Gary C. Jacobson


On his book Presidents and Parties in the Public Mind

Cover Interview of March 20, 2019

In a nutshell

From analyses of thousands of commercial and academic public opinion surveys covering presidents from Truman to Trump, with results detailed in 54 tables and 93 figures, I argue that modern American presidents have had a profound and pervasive impact on how the public views their parties. Every president has shaped public attitudes toward his party and the other politicians in it; beliefs about who and what it stands for; assessments of how well it governs when in power; and its attractiveness as an object of personal identification. Insofar as the party label represents a brand name, the president bears prime responsibility for the brand’s current image and status.

Specifically, I find that:

One. Although existing partisan biases influence people’s feelings about prospective presidents as soon as they appear on the political scene, presidential candidates and presidents immediately begin to exert a reciprocal influence on how people feel about their parties that grows stronger as election day approaches, remains potent while they serve, and continues, though with diminished force, after they have departed.

Two. Evaluations of and feelings toward sitting presidents strongly and persistently influence how Americans evaluate and feel about their parties generally and about their party’s congressional wing and its leaders more specifically. Presidential influence on attitudes toward the party remains consistent across partisan subgroups (self-identified Republicans, Democrats and independents), administrations and survey question formats.

Three. Popular evaluations of the president’s performance generally and in specific domains have a direct effect on his party’s reputation for competence in dealing with national problems generally and in managing foreign relations, the economy, and several other issue domains.

Four. Presidents and presidential candidates shape and reshape public perceptions of their party’s position on policy issues. Although Americans have durable beliefs about where the parties stand on specific issues and their location on the general left-right dimension, they adjust their beliefs according to where they place the current president or presidential candidates.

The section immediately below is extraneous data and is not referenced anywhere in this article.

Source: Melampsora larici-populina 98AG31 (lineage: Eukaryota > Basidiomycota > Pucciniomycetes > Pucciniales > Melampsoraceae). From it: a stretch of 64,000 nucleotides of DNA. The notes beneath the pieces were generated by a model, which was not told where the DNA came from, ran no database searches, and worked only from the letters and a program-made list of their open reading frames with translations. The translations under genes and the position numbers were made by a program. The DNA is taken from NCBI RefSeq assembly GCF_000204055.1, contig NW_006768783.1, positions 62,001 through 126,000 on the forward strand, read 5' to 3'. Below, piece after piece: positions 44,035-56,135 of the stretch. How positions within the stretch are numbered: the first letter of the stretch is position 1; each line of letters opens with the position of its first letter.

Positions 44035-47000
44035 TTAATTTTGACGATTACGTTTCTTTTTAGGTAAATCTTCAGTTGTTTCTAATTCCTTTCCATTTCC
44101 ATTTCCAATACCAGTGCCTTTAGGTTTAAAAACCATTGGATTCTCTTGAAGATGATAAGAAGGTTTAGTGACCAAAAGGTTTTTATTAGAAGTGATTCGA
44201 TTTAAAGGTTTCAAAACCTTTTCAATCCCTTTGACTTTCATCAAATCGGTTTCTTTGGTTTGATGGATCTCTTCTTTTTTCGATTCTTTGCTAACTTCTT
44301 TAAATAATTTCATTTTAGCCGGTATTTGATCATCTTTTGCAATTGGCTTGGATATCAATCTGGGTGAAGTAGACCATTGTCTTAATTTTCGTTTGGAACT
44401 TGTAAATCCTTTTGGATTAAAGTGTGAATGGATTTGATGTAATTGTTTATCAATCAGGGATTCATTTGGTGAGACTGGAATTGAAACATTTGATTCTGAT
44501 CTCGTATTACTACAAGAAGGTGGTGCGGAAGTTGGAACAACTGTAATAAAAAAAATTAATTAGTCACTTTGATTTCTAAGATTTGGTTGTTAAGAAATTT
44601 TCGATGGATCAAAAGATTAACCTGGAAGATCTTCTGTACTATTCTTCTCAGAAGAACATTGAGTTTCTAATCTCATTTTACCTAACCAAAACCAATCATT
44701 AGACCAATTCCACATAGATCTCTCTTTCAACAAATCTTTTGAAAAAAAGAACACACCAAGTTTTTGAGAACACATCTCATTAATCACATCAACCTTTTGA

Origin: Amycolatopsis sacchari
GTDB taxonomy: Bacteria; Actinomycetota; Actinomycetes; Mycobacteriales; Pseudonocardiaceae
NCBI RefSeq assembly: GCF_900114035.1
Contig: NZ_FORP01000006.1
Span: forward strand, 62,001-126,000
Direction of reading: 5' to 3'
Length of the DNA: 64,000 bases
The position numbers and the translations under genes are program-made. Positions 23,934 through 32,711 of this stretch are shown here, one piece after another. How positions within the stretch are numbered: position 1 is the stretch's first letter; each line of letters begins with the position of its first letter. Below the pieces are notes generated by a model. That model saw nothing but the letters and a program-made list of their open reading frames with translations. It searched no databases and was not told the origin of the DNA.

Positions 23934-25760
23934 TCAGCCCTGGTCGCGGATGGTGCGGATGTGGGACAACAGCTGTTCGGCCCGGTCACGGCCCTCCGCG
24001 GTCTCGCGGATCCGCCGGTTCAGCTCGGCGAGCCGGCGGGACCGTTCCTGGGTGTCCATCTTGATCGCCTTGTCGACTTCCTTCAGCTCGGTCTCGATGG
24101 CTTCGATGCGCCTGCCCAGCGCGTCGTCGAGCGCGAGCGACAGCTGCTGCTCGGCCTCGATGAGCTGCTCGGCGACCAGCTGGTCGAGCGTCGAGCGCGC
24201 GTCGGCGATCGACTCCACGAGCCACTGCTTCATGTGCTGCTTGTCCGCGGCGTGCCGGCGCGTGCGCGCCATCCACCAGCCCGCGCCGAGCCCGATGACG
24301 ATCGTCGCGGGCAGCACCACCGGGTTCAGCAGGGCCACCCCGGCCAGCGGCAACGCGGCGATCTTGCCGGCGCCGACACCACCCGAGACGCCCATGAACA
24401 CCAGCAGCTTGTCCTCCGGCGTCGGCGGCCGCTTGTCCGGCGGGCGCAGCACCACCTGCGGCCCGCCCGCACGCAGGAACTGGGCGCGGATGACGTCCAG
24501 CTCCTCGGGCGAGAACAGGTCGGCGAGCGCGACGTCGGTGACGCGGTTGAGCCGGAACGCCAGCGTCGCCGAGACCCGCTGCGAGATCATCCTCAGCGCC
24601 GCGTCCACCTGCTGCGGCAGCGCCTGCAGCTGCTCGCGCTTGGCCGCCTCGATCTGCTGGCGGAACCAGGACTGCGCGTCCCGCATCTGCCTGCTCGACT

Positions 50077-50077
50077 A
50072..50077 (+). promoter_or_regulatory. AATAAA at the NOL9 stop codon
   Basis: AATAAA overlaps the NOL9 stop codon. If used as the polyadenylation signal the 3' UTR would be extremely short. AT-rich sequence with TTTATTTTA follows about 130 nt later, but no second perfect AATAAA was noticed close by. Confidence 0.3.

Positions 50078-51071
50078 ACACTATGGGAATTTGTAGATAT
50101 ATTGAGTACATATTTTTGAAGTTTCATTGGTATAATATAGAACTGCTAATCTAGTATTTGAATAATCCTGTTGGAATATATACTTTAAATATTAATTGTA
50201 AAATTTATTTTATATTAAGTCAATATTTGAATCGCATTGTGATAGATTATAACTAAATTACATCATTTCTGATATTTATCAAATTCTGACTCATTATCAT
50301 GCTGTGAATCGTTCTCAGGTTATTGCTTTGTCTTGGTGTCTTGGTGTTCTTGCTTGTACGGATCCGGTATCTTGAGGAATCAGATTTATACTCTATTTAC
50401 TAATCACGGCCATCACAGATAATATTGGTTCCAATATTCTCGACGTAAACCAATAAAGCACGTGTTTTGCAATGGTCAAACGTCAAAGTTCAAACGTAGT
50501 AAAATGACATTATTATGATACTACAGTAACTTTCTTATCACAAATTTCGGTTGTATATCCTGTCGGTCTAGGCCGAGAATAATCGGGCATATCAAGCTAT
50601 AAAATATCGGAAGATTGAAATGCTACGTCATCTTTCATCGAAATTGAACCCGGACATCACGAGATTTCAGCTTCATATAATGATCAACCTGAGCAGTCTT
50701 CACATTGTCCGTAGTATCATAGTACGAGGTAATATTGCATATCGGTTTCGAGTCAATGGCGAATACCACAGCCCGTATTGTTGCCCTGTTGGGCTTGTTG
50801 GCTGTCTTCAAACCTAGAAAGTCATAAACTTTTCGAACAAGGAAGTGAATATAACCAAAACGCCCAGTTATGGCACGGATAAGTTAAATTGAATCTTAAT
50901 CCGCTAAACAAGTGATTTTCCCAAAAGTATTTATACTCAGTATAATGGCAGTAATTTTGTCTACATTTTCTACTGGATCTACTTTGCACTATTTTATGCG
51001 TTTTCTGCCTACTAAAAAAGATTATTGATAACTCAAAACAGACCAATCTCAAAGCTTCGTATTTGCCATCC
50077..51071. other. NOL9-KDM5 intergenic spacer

Five. Popular assessments of the president’s performance influence both individual and mass partisanship both in the short and longer runs. The balance of Democrats and Republicans in the electorate varies with presidential approval ratings; such short run effects are usually reversible but have at times solidified into durable changes. Because party loyalties are most malleable early in political life, citizens newly entering the electorate contribute disproportionately to shifts in mass partisanship. A president’s most enduring influence is thus on the partisan identities of people who come of political age during his administration, and the extent of a president’s appeal—or lack thereof—to younger citizens has long-term implications for the future partisan composition of the electorate.

Six. Views of presidents and presidential candidates affect voters’ decisions in down-ballot races both directly and, through their effect on party images and party identification, indirectly, and thereby influence their party’s performance in congressional and other elections.

Seven. Presidents and presidential candidates have contributed importantly to the gradual realignment of the parties that has left the current American electorate more deeply divided along party lines than at any time in living memory.

Eight. Partisan polarization was essential to the election of Donald Trump. Although Trump executed a hostile takeover of the Republican Party and continues to attract vigorous criticism from some of its luminaries, his impact during his first year in office on how people view his party has been at least as large as that of previous presidents. In the intra-party struggle for the hearts and minds of ordinary Republicans, Trump has so far emerged as the consistent winner. But given his unpopularity outside core Republican circles, and especially among growing segments of the population, Trump’s dominance and prospective rebranding of the Republican Party threatens to erode its popular image, reputation, and appeal both immediately and for the long term.